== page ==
What Gucci Mane taught me about the modern marketplace
The first time I experienced Gucci Mane was in 2008 after an upper scale benefit. You know, the type you pay $100 for a plate and watch people exhibit their money on overpriced auction items. It was for a good cause and everything…
I was there as a teacher, a chaperone watching over my students as they ran the coat room and waited tables. The first year they weren’t able to sample the food, but instead were given lukewarm ghetto pizza. But at least they could eat this year.
You could sense the divisions all night and I was uncomfortable as their white teacher, overly aware that I was kind of part of this. So I over-compensated and spent the night with the kids, tossing out trash, cleaning up the floors, trying to help out. They were more fun anyway.
But that’s not what this article is about.
After the event, I drove a few of the kids back to the bus station at Dudley Square, as far away from my safe, white Newton suburb as you can get. On the way, the kids threw in a CD and cranked it so loud my speakers gasped for air.
Bricks/All White Bricks/Light Tan Bricks/Just Hit A Lick/For 50 More Bricks
My head was ringing from exhaustion and annoyance. Every year I make the statement that rap can’t get any worse than this. Once again I made that statement. This was horrible.
I figured Gucci was just another fad; another Chamillionaire or Chingy or Lil’ Flip. They come and go, these guys, and I assumed the same for Gucci.
Boy was I wrong.
Imagine my surprise when I found that Gucci was even more popular when I moved across the country and began teaching in Arizona. Gucci was still there, saying basically the same thing. Except now, he had an ice cream cone tattooed on his face.
So I started to pay more attention to Gucci, to avoid writing him off as I had before. And I have to say I learned some lessons.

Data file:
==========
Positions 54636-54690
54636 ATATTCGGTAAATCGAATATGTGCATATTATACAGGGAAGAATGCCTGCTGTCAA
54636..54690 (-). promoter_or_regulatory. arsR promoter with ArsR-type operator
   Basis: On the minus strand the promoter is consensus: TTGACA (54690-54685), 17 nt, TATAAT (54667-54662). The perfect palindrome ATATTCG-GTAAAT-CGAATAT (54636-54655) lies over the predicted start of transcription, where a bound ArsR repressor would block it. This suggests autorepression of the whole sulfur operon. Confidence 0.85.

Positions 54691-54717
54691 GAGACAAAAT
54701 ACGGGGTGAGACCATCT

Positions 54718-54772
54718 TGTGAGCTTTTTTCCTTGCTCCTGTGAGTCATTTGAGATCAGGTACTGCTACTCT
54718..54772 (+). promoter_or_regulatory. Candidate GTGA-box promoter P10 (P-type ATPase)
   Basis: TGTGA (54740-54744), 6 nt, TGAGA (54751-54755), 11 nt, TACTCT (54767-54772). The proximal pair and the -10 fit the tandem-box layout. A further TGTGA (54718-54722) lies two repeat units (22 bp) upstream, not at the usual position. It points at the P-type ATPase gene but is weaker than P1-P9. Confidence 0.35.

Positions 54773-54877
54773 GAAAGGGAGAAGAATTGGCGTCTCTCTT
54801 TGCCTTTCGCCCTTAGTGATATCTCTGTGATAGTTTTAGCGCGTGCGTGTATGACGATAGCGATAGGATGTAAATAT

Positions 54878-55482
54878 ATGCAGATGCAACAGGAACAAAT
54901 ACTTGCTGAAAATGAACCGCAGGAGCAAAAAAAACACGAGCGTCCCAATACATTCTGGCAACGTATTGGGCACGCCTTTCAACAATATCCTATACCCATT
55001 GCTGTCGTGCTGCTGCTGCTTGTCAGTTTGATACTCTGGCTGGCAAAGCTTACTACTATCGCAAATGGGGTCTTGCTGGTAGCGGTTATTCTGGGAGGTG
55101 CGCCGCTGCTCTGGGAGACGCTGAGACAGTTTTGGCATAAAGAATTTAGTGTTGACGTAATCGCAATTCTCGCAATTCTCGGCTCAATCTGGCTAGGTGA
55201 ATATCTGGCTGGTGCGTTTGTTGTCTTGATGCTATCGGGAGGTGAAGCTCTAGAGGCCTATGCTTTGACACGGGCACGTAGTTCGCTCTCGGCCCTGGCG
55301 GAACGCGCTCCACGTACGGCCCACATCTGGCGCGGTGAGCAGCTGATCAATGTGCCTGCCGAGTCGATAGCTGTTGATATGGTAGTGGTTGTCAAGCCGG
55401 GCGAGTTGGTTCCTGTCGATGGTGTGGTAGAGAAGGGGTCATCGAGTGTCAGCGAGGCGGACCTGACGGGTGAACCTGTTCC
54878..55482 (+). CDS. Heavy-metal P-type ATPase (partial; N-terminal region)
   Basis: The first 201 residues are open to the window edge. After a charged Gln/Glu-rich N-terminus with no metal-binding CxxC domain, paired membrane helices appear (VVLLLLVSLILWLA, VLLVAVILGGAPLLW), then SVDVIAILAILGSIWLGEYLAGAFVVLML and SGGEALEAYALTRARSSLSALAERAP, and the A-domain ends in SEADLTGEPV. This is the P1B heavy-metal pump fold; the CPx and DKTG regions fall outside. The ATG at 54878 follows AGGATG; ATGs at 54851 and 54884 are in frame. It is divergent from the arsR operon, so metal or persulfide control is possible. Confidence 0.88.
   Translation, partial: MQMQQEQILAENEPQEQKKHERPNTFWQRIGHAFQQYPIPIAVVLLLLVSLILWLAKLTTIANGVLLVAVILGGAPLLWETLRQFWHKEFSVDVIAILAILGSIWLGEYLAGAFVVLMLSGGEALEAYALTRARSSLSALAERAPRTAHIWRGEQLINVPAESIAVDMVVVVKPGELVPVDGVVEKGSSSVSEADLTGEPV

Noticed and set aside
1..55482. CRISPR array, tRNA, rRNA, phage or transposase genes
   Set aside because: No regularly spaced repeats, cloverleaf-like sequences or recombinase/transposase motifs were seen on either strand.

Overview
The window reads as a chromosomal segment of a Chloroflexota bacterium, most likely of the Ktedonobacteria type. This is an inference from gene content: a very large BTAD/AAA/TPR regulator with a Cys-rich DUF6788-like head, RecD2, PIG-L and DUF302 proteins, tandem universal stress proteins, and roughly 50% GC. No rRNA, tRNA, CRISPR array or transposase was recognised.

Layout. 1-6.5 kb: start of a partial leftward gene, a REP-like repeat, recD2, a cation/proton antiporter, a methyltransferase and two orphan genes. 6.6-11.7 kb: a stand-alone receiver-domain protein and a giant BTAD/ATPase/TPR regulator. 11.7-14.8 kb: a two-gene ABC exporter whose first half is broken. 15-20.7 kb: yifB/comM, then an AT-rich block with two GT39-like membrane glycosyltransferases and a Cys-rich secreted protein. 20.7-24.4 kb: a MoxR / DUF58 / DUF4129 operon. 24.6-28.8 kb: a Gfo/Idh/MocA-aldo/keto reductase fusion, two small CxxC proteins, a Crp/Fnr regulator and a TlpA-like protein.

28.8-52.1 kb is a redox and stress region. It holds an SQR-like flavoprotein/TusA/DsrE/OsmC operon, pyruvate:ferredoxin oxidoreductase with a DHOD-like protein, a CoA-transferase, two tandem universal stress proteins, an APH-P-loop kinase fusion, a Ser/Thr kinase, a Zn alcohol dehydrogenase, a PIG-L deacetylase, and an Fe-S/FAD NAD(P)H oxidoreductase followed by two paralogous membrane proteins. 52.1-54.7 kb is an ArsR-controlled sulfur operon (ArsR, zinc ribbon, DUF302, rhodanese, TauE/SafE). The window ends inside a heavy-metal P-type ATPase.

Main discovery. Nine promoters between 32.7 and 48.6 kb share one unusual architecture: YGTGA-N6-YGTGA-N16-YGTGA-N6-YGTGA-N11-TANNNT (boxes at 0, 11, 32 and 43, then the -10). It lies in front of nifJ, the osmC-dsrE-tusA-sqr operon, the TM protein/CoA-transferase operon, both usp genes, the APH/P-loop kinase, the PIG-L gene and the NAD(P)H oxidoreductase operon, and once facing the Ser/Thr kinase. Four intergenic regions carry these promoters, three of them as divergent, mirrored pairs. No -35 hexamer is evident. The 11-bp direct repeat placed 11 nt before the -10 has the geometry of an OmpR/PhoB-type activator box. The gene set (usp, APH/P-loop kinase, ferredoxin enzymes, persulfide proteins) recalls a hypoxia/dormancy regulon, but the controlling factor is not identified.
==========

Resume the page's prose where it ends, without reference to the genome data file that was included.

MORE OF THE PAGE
Quantity creates quality
In the age of the internet everything is impermanent. Today’s water cooler talk is tomorrow’s faded memory. I wonder what people will think of Stranger Things in 5 years. Probably nothing.
This is what Gucci Mane seems to understand. Since I’d first heard him, he’d released a staggering 45 mixtapes along with a dozen or so official albums and EPs. All this while getting arrested a few times a year.
This guy was sure busy.
Gucci understood the concept of frequency and how it relates to today’s media landscape. The more often you release music (or publish) the more popular you become. This same principle applies to blogging (or Medium for that matter) or Tweeting or posting videos on Youtube. The most frequent are usually the winners.
By being frequent, you refuse to let the public forget about you. Madonna may have been the first to fully exploit this when she continually sought out the latest producers to stay relevant (followed by Jay-Z). This wasn’t accidental.
Oh but the Tao of Gucci doesn’t end there.
Gucci also understood that by releasing hundreds of tracks per year, he was guaranteed at least a few good ones and a few great ones out of the bunch.
He was exhibiting what Jeff Bezos describes as “embracing failure,” putting everything out there, even the bad ideas in order to create something of value.
Gucci didn’t care that most of the music he released was disposable (and some of it is truly horrible). As long as he got a few bangers on an album, everything was…Gucci.
Sorry, I had to do it.
Even in prison, Gucci continued to release albums, except at even faster pace. When he was released from prison in May, he premiered “First Day Out the Feds” within a month.
Gucci was basically doing what I tell my students: Don’t be afraid of failure. Could it be that Gucci Mane was something of a role model?
The Gucci law continues
A number of artists now use Gucci’s quantity method to stay in the public eye. A month doesn’t pass by that we don’t see a new mixtape by Future, Young Thug, or Drake. At least to me, most of this is garbage (but to be honest, I sometimes think hip hop died with Dead Prez). But it doesn’t matter because the public’s eyeballs stay on these guys, encouraging them to puke out whatever B-list rhymes they wrote on a napkin the week before. And the crazy thing is that, once in a while, it’s actually good.
So I want to thank my GED crew for introducing me to this revelation. To be remembered is to be forever present.